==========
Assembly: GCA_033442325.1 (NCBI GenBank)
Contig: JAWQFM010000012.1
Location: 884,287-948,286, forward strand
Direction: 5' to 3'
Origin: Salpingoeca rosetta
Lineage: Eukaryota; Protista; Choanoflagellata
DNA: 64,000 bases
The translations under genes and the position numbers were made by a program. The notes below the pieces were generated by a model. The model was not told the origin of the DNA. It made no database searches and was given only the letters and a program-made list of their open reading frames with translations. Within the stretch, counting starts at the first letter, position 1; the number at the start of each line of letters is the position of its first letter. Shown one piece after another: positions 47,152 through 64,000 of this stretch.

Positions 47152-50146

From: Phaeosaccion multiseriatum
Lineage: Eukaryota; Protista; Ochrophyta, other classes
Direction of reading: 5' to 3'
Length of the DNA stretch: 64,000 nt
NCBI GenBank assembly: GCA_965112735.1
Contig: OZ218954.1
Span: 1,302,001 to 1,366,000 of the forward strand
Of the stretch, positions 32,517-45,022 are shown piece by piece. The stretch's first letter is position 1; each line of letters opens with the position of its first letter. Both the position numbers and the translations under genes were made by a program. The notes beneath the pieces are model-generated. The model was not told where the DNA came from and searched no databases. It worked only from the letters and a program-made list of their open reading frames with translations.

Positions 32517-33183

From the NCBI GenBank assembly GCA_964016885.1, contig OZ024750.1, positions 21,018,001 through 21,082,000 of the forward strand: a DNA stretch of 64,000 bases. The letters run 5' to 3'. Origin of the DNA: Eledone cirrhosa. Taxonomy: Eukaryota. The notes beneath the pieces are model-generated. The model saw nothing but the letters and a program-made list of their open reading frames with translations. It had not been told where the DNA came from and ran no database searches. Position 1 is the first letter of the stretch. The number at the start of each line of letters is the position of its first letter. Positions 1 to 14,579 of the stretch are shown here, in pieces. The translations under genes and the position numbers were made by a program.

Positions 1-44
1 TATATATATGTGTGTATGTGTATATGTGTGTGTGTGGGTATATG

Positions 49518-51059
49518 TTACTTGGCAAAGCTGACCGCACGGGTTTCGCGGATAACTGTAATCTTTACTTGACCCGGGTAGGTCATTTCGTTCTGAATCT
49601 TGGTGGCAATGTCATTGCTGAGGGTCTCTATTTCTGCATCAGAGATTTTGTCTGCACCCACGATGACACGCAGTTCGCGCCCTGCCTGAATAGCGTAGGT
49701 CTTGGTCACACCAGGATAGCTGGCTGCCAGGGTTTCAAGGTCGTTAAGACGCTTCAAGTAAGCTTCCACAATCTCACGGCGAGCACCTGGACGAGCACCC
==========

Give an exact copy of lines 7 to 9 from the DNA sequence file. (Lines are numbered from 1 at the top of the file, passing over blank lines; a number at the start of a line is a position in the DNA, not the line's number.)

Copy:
DNA: 64,000 bases
The translations under genes and the position numbers were made by a program. The notes below the pieces were generated by a model. The model was not told the origin of the DNA. It made no database searches and was given only the letters and a program-made list of their open reading frames with translations. Within the stretch, counting starts at the first letter, position 1; the number at the start of each line of letters is the position of its first letter. Shown one piece after another: positions 47,152 through 64,000 of this stretch.

Positions 47152-50146